I sat down on the first rock I could find and dug out a cold Scotch pie from my rucksack. We were only an hour into our trek, but my legs were killing me. The sight of lush green slopes helped me clear my mind of negative thoughts. We were going to conquer this beast.
As we sat there, devouring most of the food we had packed, a couple and their 10-year-old boy walked effortlessly past us and up towards the next bend.
“I read somewhere that the mountain is child-friendly,” Douglas remarked, as if that was supposed to make me feel better.
I had been sitting long enough for the midges to launch another assault on me. It was time to get moving again.
Almost giving up
For the next half an hour we were stuck behind a group of late middle-aged German tourists, who made sure they took their time to climb each and every uneven stone step on the narrow path. My many attempts to overtake them proved futile. One side of the trail was a sheer drop into a ravine, so we had no choice but to prolong the torturous strain on our knees until the path levelled out.
It could have been the crisp wind or the momentary break by a small loch, but I suddenly didn’t feel so dispirited anymore, even though the summit was nowhere in sight yet. I quickened my pace, feeling overly confident that, despite our lack of fitness, we were going to reach the summit by midday.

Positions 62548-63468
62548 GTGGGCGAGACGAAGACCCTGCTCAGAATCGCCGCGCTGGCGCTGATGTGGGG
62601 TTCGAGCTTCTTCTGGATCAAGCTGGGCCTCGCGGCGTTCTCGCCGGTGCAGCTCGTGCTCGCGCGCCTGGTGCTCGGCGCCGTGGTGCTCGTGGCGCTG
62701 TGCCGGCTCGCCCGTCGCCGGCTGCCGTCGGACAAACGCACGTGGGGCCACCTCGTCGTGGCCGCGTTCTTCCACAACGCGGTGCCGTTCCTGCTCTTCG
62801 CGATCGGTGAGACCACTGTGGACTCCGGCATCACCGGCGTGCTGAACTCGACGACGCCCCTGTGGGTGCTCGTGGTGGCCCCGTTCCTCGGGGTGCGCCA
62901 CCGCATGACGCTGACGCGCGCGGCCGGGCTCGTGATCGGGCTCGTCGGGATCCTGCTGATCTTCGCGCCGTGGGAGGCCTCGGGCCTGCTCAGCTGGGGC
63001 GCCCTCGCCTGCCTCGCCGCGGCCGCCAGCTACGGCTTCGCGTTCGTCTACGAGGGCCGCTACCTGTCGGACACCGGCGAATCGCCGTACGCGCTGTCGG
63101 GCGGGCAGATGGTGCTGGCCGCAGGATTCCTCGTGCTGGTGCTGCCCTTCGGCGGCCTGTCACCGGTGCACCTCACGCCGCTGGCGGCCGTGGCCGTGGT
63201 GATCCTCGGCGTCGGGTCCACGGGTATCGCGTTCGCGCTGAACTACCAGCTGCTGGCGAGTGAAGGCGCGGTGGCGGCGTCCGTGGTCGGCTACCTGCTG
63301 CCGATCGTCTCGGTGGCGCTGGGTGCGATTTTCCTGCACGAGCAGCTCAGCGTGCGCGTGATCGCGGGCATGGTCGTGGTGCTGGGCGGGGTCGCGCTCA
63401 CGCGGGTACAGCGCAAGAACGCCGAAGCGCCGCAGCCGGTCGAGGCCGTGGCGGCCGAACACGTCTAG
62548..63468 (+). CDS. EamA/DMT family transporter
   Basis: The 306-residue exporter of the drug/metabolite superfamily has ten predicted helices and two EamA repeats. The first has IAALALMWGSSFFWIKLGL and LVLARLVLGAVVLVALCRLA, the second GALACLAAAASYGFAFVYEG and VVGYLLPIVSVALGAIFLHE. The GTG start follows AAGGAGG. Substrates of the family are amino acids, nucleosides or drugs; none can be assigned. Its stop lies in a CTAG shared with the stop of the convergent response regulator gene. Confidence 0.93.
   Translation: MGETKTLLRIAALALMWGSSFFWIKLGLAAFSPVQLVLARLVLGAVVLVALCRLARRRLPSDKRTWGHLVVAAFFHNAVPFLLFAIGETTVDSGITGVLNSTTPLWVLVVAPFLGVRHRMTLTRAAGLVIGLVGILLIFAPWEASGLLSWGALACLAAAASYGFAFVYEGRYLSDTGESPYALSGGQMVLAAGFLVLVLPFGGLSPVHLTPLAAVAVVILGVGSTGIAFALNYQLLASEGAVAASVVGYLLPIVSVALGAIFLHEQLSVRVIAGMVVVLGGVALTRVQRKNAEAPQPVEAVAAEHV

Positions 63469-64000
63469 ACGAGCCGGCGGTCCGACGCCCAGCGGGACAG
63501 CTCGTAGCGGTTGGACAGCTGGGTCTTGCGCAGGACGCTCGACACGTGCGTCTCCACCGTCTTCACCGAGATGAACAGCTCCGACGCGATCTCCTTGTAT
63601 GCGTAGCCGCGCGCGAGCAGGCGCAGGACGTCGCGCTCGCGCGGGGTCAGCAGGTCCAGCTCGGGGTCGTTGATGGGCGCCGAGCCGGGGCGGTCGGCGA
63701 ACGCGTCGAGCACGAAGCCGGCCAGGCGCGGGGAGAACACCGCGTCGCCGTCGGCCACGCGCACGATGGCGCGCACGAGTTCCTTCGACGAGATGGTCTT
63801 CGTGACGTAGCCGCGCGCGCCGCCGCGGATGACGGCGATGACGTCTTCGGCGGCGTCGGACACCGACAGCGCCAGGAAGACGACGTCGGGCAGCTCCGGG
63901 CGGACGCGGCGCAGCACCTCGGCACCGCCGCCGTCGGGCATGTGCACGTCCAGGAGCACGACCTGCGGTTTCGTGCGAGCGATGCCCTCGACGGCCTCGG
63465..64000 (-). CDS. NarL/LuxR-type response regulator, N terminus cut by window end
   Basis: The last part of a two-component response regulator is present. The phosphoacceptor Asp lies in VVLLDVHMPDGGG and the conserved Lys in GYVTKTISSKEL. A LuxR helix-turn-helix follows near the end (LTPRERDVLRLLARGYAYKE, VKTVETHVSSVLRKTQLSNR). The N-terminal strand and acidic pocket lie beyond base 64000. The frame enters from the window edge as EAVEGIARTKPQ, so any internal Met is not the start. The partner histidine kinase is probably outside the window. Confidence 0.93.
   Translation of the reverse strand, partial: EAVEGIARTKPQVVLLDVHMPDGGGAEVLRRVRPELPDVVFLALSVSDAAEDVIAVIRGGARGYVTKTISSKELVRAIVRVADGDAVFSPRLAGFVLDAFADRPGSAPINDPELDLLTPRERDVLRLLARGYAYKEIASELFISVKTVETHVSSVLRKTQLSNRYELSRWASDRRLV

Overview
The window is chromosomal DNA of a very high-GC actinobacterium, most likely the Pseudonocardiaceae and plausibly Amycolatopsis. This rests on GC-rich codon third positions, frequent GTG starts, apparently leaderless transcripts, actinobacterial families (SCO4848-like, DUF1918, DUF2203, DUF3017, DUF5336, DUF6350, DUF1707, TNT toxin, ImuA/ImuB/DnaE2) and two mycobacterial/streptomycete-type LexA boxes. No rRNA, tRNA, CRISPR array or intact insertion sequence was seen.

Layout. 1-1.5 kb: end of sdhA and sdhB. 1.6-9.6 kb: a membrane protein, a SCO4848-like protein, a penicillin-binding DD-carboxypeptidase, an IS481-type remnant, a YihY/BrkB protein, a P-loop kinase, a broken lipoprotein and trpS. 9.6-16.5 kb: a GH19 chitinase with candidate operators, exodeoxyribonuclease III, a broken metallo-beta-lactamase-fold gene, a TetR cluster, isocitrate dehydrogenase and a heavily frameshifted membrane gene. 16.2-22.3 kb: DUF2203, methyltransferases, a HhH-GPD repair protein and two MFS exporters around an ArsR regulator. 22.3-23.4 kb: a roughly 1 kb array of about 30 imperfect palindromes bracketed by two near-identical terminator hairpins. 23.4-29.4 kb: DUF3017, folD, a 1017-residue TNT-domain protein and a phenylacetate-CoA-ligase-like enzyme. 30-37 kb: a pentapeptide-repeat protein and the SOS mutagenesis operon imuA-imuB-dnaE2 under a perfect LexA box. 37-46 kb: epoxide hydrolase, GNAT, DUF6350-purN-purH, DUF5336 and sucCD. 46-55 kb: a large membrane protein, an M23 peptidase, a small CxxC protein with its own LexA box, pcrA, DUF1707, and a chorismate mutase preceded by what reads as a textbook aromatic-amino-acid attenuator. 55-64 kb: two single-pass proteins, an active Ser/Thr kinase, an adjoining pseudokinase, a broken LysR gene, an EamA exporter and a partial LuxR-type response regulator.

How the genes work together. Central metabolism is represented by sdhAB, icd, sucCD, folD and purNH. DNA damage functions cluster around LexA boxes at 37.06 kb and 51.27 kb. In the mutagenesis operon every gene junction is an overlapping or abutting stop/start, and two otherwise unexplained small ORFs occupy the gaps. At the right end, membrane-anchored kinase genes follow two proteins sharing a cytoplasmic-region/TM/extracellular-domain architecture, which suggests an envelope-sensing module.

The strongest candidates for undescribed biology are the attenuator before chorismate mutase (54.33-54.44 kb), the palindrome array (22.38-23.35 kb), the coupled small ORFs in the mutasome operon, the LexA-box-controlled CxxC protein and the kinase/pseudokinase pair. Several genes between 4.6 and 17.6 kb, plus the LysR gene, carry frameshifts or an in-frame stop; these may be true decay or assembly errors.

We were making good timing, until Douglas stopped dead in his tracks.
“Oh bloody hell.”
I had to crane my neck to take in the size of the beast towering over us. The rocky path ahead of us zig-zagged into infinity. A flurry of wind coiled around us, whipping my hair across my face. All of a sudden, I felt like calling it a day.
Nearly getting lost on Ben Nevis
As we approached the summit, dark clouds started to pile up in the sky. I had read that the weather on Ben Nevis could be unpredictable… and dangerous. Hurricane-force winds and heavy rain tend to appear out of nowhere. In fact, the majority of annual deaths on the mountain are caused by ill-preparedness and atrocious weather conditions. So while we were physically exhausted, the real deterrent to reaching the summit was the weather.
We decided to continue our way up the rock-strewn slope. The path petered out, a sign that we were rapidly approaching the summit, but that moment of joy was short-lived. We found ourselves in the middle of a cloud, wind and rain battering our face.